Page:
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About 10 to 15 percent of couples in the United States are deemed infertile. Infertility is defined as the inability to get pregnant despite having frequent, unprotected sex for at least one year.
*Source: Mayo Clinic

Fertility Overview

The human reproductive system is a complex one. The intricate and detailed processes involving ovulation and fertilization have to coordinate just right in order for pregnancy to occur.

Within every 28-day menstrual cycle, the ovaries in a woman’s body prepare eggs for release, a process called ovulation. For a pregnancy to occur, a sperm must unite with an egg in the fallopian tube within about 24 hours after the egg’s release. If fertilized, the egg must move into the uterus where it attaches to the uterine lining and begins a nine-month growing process.

Many factors can affect the process and prevent pregnancy.

On the male side, infertility can be due to impaired production or function of the sperm, impaired movement of sperm, low sperm concentration, genetic defects and infections, or impaired delivery of the sperm due to abnormal ejaculation, the absence of semen or blockage of ejaculatory ducts. A man’s general health and lifestyle may also affect his fertility.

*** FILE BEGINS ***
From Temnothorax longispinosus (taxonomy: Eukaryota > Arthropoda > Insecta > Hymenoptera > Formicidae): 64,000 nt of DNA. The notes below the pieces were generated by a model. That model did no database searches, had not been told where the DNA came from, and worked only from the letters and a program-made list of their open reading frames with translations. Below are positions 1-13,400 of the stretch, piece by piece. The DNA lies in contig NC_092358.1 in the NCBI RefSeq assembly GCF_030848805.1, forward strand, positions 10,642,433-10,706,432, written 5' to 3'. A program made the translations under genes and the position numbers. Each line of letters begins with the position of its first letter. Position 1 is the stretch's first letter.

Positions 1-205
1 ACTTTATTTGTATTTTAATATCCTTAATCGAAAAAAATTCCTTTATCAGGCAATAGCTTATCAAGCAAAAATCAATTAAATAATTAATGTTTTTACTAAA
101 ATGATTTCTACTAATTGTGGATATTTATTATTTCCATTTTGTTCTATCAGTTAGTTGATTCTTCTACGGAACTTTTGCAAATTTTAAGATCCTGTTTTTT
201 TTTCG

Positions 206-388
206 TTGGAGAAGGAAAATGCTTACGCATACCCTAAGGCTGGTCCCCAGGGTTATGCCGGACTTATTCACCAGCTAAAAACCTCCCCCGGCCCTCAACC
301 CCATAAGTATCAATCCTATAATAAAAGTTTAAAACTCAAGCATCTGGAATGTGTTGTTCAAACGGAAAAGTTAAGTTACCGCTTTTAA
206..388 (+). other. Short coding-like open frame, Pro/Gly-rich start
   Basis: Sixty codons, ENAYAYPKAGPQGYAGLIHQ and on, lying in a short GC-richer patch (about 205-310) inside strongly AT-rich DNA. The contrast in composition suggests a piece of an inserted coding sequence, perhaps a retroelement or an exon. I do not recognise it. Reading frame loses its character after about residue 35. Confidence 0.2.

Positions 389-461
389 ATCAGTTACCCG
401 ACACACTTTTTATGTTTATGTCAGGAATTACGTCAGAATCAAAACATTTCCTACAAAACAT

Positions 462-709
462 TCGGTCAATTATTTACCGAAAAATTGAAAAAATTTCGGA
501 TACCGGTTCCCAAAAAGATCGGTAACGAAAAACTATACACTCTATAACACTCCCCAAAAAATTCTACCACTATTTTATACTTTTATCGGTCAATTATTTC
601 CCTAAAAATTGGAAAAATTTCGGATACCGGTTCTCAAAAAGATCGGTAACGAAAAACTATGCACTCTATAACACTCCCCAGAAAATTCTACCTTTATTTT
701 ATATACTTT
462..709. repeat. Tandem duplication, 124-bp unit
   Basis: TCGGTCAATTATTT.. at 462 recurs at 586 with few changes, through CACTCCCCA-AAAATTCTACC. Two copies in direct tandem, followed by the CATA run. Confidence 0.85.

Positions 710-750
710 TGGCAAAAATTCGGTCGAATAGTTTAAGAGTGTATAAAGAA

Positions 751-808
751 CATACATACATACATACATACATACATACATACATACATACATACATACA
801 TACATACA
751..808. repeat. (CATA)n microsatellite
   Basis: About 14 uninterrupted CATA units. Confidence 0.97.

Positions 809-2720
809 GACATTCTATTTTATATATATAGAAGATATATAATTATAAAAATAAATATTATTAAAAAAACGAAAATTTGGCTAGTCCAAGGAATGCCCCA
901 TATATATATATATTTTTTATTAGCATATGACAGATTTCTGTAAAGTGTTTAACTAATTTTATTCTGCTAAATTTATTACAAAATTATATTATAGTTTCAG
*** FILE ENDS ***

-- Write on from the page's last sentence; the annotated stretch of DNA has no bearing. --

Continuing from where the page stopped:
As for women, their fertility can be affected by fallopian tube damage or blockage, ovulation disorders, early menopause, abnormal hormone production or health and lifestyle issues. Some women may contract endometriosis, a condition in which uterine tissue grows outside of the uterus, affecting the function of the ovaries, uterus and fallopian tubes.


The main sign of infertility is the inability of a couple to get pregnant. In some cases, an infertile woman may have abnormal menstrual periods. An infertile man may exhibit signs of hormonal problems such as changes in hair growth or sexual function.

Risk Factors

Many of the risk factors for women and men are similar. These include:

  • Age. For women, their fertility begins to gradually decline after about age 32 with older women more likely to experience health issues involving fertility. Men over age 40 tend to be less fertile than younger men.
  • Tobacco smoking, caffeine consumption and alcohol use.
  • Being overweight or underweight.
  • Too much exercise. Some studies show that women who exercise more than seven hours a week may experience ovulation issues.

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